The Competition Directorate requires parties to indicate information that they consider confidential, stating the reasons for confidentiality. The parties must also submit the relevant documents in a form that does not include confidential data. If they fail to do so, all documents are considered non-confidential.
Any documents submitted by the parties in the framework of settlement procedures are strictly confidential. They may not be used in any other court or administrative procedure and are inadmissible as evidence in actions for damages. According to Law 4529/2018 implementing EU Antitrust Damages Directive 2014/104, the person who submits such documents as evidence is subject to fines up to €100,000.
Do the authorities in your jurisdiction cooperate with authorities in other jurisdictions?
The HCC is a member of the European Competition Network (ECN) and the International Competition Network and it cooperates with the European Commission, other national competition authorities and international organisations, such as the Organisation for Economic Cooperation and Development.
Do the relevant enforcement authorities request waivers so as to allow for increased cooperation with authorities in other jurisdictions? What are the consequences of declining to grant a waiver?
The HCC cooperates with the competition authorities of EU member states within the framework of applicable EU law (EU Council Regulation 1/2003 and the European Commission's notice on cooperation within the network of competition authorities, OJ 2004 C101/43). To date, there are no known cases of the HCC requesting waivers to allow for increased cooperation with non-EU competition authorities.
How is a cartel investigation resolved? Are settlements, plea bargains or other negotiated resolutions available?
A cartel investigation is resolved either following the ordinary procedure or the settlement procedure. Greek law also provides for a commitment procedure (HCC Decision 588/2014, which is largely inspired by the ECN Recommendation on Commitment Procedures); however, in principle, commitments are not accepted in cartel cases.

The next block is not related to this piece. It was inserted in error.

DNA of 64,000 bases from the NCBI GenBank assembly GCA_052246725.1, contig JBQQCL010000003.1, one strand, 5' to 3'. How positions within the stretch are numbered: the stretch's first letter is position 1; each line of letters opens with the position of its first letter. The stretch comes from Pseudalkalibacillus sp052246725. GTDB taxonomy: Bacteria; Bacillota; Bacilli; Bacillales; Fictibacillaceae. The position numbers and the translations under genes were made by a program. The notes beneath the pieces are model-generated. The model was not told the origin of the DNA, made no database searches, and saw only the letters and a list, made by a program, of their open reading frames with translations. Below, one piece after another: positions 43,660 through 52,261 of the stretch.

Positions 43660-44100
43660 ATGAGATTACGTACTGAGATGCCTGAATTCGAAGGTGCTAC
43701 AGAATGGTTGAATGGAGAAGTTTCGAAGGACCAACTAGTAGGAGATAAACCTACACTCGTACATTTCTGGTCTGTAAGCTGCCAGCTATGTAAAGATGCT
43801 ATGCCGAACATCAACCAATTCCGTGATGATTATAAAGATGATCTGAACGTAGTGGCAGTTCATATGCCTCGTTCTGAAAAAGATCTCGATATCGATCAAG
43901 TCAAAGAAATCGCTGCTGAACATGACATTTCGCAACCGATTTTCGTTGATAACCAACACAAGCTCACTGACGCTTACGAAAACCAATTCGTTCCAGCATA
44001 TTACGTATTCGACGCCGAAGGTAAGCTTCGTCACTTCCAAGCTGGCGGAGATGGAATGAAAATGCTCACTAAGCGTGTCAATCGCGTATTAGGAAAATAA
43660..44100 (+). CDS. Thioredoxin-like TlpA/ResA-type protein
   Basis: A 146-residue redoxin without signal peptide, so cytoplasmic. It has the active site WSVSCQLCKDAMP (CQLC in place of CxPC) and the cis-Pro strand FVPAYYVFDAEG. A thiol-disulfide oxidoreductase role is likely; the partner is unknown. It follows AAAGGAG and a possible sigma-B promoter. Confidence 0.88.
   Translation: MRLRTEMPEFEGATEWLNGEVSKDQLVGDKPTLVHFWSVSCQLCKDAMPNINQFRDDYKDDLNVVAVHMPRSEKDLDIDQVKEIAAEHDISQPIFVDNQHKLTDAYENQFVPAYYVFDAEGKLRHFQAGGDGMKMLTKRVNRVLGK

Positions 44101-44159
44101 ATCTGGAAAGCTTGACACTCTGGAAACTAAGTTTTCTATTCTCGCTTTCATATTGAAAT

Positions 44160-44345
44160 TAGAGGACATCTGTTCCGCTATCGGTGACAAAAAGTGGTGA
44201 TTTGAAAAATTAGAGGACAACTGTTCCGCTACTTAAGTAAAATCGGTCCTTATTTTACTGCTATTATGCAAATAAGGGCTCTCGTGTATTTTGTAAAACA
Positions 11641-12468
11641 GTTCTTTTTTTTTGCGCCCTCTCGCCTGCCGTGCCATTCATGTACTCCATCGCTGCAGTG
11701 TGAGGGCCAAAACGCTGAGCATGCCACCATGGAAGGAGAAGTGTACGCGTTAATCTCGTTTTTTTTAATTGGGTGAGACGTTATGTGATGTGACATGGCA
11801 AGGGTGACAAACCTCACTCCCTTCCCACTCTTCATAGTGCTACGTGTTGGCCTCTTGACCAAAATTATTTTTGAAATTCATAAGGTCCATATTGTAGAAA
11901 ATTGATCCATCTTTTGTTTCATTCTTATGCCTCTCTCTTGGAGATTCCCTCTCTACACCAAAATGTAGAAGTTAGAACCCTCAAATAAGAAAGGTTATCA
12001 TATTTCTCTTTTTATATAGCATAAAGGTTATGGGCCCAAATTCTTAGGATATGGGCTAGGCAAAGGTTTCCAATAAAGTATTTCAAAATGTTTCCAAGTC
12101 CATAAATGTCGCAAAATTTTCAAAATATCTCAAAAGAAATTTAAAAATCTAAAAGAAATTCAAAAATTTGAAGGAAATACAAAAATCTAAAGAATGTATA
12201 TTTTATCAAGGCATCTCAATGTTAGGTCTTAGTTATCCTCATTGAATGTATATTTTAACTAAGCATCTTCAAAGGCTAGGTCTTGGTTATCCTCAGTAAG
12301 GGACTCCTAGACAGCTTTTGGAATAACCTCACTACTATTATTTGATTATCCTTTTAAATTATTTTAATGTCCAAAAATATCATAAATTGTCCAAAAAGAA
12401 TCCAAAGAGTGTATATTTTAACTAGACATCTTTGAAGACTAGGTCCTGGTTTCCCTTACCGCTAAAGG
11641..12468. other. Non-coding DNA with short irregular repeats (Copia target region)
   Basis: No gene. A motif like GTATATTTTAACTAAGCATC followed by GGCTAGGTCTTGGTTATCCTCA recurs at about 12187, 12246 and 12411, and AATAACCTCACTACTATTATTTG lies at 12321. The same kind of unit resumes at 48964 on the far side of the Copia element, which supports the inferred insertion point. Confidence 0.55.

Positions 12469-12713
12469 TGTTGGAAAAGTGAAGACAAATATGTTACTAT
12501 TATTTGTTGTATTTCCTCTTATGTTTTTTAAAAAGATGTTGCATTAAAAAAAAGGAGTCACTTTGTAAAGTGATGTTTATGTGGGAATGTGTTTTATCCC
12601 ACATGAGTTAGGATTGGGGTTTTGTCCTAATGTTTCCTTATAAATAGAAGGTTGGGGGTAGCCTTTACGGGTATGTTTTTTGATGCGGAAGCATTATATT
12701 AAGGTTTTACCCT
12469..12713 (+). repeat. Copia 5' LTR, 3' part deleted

What is the process for negotiating a settlement, plea bargain or other negotiated resolution? Do such resolutions require court or other approval?
The settlement procedure is set out in HCC Decision 628/2016, which largely follows the relevant European Commission notice, with the main difference being that it also applies in cases where a statement of objections has been issued.
The parties may express their interest in engaging in settlement discussions at any stage of the investigation and, if a statement of objections has been issued, no later than 35 days before the hearing of the case. The settlement procedure is initiated by a decision from the HCC, which enjoys full discretion in determining whether a case is suitable for settlement, taking into account various factors, including whether procedural efficiencies and resource savings can be achieved. The HCC may discontinue the settlement procedure at any time.
Following the initiation of the settlement procedure, bilateral discussions will take place between the undertakings that expressed their interest in settling and the HCC rapporteur (or the HCC in plenary session, if a statement of objections has been issued). After completion of the bilateral discussions, if the rapporteur (or the HCC) considers that there is room for settlement, a deadline for the filing of settlement submissions by the parties is set. If the settlement submissions reflect the content of the bilateral discussions, the rapporteur will issue a settlement recommendation. This is served to the parties, which are invited to confirm through a settlement declaration that the settlement recommendation reflects their settlement submission. If a party does not do so, the settlement procedure will be discontinued as regards such party. A party having expressed its interest in exploring settlement may withdraw from the settlement procedure at any time.